Can Ajinkya Rahane break the jinks?

With sterner tests in Proteas, England, Aussie and Kiwis to come over the next 18 months, India needs Rahane to rediscover his form.

Published: 22nd November 2017 09:02 AM  |   Last Updated: 22nd November 2017 09:22 AM   |  A+A-

Indian batsman Ajinkya Rahane (File | PTI)

Express News Service

KOLKATA: India played out a thrilling draw with Sri Lanka in the first Test at the Eden Gardens. While the Indian pacers grabbed most of the spotlight, Cheteshwar Pujara’s gritty knock in the first innings and Virat Kohli’s 50th international century in the second essay were just as crucial.

However, what will worry the hosts is the form of Ajinkya Rahane, and how that could affect India’s middle-order. He totalled 4 runs from this match. Kohli’s deputy was at sea against the swinging ball in the first innings, as Suranga Lakmal extracted every ounce of juice on a green pitch. After a fidgety 21-ball vigil, Rahane was undone by a gentle seam-up delivery from Dasun Shanaka.

There was no upturn in fortune for the 29-year-old in the second innings. The right-hander was caught in his crease as a beautiful inswinger from Lakmal had him plumb in front of the wicket. A DRS review wasn’t enough to save him the blushes as Rahane was dismissed for a duck. This was his third in his last six First Class innings.

This year, Rahane has not reached the heights expected of him. In his last six home Test matches, he averages 31.2, and has only two half-centuries. His only century this year came in Colombo. With sterner tests in South Africa, England, Australia and New Zealand to come over the next 18 months, India need Rahane to rediscover his form.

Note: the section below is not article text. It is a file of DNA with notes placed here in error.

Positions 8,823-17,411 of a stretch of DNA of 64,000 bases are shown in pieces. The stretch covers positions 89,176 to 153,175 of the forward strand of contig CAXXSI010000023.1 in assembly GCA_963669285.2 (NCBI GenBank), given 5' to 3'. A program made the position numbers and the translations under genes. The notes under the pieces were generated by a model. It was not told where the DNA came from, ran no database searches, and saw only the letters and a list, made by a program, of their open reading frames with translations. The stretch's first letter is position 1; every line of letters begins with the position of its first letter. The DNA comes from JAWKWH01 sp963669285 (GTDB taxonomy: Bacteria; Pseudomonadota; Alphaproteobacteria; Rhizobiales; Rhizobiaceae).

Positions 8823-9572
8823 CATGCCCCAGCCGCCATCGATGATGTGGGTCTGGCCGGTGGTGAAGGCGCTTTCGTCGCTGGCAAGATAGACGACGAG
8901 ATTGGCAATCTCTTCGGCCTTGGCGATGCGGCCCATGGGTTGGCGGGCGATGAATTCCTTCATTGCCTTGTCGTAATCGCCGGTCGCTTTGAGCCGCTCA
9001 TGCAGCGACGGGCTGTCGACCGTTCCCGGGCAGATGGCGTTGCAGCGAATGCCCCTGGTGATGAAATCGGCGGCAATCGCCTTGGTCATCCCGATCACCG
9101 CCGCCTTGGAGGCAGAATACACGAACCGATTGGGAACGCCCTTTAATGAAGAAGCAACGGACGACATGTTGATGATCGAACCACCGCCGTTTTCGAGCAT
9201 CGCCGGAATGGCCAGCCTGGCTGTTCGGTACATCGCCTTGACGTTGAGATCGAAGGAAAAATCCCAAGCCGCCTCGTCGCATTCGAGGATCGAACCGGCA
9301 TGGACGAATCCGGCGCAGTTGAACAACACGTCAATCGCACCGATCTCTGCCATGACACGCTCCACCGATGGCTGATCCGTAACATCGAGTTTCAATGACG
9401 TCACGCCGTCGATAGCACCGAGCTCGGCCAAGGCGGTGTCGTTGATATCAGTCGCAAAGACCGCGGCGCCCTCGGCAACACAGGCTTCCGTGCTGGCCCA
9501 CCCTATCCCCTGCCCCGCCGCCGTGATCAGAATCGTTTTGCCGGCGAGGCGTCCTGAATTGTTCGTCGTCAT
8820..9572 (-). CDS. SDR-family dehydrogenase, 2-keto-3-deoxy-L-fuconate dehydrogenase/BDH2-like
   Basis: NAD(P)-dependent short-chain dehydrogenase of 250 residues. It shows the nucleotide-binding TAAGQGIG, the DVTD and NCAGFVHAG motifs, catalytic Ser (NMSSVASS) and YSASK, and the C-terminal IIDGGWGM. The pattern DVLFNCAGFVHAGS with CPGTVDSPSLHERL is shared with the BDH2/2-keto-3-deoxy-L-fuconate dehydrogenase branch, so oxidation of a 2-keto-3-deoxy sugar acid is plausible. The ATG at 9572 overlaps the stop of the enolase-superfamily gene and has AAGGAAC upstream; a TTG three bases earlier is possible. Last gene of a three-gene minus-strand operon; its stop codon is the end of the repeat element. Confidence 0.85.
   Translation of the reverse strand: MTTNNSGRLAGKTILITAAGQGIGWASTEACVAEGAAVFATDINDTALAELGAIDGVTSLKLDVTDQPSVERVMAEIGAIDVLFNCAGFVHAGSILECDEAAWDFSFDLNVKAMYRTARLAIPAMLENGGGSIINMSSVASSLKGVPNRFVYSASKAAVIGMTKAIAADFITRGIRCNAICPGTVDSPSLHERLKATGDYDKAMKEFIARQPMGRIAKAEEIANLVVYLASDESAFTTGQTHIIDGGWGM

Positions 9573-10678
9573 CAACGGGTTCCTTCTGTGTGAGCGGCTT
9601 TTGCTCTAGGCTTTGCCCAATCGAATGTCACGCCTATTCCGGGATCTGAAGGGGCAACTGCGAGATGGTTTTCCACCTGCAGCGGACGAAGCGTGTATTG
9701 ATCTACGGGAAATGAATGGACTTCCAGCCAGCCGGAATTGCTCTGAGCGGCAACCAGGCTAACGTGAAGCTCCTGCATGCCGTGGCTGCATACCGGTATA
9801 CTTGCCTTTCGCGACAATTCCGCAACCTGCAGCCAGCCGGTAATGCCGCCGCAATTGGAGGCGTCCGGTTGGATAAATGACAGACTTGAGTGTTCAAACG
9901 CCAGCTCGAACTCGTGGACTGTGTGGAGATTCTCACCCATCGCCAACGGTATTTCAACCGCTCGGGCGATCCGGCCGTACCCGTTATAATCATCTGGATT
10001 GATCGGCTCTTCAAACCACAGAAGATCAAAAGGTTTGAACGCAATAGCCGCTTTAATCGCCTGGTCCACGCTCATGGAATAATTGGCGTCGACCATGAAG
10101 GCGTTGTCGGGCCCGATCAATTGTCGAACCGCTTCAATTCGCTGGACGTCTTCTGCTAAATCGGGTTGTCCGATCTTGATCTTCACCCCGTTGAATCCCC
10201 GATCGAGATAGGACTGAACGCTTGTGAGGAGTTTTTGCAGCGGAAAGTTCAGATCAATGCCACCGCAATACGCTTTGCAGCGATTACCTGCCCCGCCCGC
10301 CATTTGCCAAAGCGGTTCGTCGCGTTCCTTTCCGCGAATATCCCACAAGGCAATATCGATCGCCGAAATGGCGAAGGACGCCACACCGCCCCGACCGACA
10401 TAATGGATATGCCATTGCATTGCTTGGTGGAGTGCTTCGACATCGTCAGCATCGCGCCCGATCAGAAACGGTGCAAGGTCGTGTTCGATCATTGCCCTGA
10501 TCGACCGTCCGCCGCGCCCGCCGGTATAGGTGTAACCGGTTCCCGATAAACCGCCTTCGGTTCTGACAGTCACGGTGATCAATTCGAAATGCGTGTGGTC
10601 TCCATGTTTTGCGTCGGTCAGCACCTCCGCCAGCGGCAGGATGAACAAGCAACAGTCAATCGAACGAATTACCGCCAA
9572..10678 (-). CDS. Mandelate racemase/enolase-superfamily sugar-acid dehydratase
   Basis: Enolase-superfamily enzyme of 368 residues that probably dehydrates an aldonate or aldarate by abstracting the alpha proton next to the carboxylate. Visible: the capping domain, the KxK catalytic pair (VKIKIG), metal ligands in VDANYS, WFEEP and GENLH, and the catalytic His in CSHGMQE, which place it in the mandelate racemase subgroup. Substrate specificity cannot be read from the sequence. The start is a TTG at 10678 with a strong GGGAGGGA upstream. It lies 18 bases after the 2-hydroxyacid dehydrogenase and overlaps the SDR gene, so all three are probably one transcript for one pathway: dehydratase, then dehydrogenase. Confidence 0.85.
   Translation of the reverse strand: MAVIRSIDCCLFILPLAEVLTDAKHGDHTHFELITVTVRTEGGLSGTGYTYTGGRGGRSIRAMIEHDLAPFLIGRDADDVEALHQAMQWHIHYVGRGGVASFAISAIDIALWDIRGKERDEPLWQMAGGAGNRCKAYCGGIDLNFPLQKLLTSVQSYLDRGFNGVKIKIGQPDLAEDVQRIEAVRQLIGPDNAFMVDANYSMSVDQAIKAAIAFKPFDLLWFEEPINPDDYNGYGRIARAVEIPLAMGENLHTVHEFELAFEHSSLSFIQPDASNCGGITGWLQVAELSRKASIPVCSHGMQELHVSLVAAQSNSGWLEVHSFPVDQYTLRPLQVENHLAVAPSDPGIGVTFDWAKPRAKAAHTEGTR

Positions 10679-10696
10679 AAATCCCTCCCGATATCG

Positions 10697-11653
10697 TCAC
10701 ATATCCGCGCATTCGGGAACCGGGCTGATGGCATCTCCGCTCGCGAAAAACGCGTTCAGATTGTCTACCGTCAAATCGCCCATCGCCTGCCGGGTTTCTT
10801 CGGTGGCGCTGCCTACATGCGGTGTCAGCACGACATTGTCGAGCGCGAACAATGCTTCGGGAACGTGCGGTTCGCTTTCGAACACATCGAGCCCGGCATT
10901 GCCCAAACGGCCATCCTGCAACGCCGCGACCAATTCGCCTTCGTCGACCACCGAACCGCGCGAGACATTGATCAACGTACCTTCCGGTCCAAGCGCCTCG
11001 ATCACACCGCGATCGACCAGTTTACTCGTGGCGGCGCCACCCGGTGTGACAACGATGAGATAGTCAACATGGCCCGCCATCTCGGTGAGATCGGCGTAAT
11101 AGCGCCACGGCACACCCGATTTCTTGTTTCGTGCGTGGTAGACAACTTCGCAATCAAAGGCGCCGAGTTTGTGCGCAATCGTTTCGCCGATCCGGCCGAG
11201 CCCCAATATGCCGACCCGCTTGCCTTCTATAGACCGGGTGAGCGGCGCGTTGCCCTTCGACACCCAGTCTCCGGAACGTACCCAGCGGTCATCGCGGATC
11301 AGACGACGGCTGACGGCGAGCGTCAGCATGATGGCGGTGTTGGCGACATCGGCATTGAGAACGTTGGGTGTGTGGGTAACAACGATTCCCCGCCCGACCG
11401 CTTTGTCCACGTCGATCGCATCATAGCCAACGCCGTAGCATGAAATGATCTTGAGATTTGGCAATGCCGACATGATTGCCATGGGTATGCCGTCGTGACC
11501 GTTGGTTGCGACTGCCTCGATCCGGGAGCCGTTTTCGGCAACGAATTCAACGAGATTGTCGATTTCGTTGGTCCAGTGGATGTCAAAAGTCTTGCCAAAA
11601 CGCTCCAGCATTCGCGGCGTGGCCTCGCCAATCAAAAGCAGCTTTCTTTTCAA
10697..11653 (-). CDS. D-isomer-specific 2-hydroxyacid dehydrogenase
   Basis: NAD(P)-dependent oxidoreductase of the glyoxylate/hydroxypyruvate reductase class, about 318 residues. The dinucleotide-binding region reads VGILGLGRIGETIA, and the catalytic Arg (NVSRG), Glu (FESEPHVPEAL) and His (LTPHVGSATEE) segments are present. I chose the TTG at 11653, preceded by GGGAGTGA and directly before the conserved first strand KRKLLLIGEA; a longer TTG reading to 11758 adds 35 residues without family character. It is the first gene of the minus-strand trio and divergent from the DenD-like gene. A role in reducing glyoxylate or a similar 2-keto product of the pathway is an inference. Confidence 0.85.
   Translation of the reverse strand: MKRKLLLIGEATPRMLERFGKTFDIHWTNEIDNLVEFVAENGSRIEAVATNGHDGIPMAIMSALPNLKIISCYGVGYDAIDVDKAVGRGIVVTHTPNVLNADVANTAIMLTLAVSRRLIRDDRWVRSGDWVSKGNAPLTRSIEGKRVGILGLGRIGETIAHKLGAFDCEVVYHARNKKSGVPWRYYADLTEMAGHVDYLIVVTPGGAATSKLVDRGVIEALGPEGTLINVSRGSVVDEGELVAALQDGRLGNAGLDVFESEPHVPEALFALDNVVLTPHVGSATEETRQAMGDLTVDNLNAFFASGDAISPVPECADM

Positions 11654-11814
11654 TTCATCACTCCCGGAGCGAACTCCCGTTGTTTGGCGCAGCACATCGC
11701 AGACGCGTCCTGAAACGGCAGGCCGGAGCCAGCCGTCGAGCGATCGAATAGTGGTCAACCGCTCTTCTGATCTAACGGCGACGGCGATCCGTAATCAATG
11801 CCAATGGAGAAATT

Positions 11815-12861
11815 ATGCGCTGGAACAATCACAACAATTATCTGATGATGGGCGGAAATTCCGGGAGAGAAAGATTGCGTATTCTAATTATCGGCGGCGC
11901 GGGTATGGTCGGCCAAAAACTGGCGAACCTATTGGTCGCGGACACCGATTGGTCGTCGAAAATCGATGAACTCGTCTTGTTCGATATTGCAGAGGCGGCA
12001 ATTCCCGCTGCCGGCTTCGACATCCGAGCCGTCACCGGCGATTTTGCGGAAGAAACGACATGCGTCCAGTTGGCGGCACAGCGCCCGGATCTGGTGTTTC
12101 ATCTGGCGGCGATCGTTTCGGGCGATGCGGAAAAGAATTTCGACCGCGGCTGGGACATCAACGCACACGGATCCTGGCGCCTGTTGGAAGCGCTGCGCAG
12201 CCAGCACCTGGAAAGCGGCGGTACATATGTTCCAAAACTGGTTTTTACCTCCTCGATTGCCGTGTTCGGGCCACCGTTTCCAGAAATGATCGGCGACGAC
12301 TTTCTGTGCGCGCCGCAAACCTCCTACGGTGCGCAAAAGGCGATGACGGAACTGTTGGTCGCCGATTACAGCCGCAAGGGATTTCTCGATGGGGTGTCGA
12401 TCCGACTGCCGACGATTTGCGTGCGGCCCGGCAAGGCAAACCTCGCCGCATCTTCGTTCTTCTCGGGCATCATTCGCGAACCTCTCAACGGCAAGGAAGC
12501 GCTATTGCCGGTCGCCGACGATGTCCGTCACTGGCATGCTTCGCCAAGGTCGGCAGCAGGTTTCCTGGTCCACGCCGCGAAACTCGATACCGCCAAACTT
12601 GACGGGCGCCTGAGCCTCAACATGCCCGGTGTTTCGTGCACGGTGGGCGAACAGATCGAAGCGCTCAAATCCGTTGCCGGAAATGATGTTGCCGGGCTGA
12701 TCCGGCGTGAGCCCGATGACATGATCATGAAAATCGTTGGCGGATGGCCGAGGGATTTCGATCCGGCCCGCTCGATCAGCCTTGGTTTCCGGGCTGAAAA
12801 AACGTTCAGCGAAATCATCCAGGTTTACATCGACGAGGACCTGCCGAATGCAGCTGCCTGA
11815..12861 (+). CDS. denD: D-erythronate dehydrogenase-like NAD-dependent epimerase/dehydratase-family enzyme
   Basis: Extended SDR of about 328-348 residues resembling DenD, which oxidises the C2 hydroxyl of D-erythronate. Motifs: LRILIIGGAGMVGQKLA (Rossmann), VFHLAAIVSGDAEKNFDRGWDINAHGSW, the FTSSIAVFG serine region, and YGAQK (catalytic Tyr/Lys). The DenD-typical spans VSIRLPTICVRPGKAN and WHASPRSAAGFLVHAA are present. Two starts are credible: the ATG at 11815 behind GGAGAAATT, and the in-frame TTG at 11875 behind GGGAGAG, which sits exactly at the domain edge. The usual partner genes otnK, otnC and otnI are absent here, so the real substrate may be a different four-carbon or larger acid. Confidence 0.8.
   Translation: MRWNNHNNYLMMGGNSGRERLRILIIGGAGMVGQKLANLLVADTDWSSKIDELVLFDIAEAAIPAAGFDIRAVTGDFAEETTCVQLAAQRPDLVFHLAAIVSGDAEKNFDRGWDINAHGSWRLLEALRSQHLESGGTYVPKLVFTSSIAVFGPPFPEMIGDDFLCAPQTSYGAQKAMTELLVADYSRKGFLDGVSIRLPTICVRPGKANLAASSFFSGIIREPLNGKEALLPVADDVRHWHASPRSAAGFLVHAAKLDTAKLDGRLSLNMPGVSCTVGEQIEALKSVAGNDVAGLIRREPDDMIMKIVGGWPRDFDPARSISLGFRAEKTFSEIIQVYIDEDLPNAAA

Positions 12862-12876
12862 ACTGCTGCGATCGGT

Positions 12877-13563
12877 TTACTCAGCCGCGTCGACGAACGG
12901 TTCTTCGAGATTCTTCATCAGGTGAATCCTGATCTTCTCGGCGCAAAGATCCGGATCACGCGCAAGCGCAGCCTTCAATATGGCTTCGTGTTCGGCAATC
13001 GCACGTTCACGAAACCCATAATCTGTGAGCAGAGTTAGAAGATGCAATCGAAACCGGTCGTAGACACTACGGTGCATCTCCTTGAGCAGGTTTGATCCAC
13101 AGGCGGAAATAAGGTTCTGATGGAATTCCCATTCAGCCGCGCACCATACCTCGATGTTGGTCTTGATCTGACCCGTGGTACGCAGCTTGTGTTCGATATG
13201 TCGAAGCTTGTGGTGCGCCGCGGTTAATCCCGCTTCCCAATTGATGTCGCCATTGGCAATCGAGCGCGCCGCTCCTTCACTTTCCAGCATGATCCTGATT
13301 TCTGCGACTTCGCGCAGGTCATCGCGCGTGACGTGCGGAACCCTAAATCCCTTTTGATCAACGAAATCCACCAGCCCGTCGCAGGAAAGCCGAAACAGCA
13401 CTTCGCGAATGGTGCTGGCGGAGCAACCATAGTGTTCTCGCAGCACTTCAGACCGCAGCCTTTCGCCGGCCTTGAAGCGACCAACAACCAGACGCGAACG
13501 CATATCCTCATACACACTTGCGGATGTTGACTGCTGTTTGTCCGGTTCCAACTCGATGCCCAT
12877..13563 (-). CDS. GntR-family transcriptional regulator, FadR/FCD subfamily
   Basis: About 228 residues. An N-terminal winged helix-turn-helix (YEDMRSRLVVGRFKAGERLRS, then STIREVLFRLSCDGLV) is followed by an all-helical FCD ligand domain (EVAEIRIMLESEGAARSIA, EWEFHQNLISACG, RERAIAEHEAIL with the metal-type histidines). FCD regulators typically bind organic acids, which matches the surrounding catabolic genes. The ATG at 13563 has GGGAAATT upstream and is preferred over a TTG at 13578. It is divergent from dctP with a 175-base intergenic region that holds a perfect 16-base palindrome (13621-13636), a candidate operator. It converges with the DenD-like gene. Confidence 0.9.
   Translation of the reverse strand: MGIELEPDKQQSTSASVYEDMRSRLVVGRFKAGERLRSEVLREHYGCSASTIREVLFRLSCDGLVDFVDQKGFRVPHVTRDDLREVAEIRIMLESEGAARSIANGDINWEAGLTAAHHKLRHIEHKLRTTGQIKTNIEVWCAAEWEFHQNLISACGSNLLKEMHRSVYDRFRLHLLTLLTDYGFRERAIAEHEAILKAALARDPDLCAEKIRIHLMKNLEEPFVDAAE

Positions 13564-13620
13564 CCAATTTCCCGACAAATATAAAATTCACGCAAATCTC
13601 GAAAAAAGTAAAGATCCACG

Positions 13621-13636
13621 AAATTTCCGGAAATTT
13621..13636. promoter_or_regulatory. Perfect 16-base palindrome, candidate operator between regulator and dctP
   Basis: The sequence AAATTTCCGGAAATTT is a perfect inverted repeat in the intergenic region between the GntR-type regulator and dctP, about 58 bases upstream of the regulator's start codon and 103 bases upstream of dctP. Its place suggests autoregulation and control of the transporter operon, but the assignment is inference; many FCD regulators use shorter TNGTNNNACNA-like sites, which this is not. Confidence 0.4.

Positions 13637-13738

The right-hander’s Test numbers reveal two facts: he has centuries in each multiple-match series, except for the last Australia series (one-off Tests excluded), and that those hundreds are usually followed by low scores.

In 41 Tests, Rahane has nine centuries and 12 half-centuries at an average of 46.11. He also has five ducks and 13 single-digit scores. His consistency has always been an issue since his debut in 2013.
However, his overseas form has been a redeeming factor. In his first full series in South Africa in 2013, his 209 runs came at an average of 69.66. He went on to score a ton against the Kiwis in their den. The following English tour was a chastening experience for India, but Rahane emerged with his pride intact as he accumulated 299 runs in five Tests at 33.2, with a brilliant ton at Lord’s. Against Australia, Rahane performed admirably with 399 runs, scoring a match-saving hundred at the MCG.

“I’m not concerned about my form. I know if I bat long enough, I will score. It is just about getting a start. I feel good about my batting and the future,” Rahane had said. India depend a lot on their top-4. Like in the first essay, if the openers fail, one among Kohli, Pujara or Rahane is expected to deliver. The batsmen following Pujara in the middle-order are Wriddhiman Saha and the two Ravis (Ashwin and Jadeja).

Even though Saha is capable, one cannot expect fireworks from the two spinners all the time. Hardik Pandya is a crucial component but with his Test career at a nascent stage, he cannot be faulted if he fails to deliver with the bat in overseas conditions. The last time India had such a long overseas journey, Pujara, Kohli and Rahane bailed India out. With the former two in good nick, it is vital that Rahane steps up to the plate as well.

48.59: Rahane’s Test average between Dec 2013 and Jan 2015, when India endured difficult tours of South Africa, New Zealand, England and Australia. He was arguably the most consistent batsman in the period, and only Virat Kohli (52.48) had averaged more than him.

12.60: Rahane’s average in the five-match England series late last year. He made just 63 in three Tests before being injured. It was perhaps his most forgettable outing in recent times.

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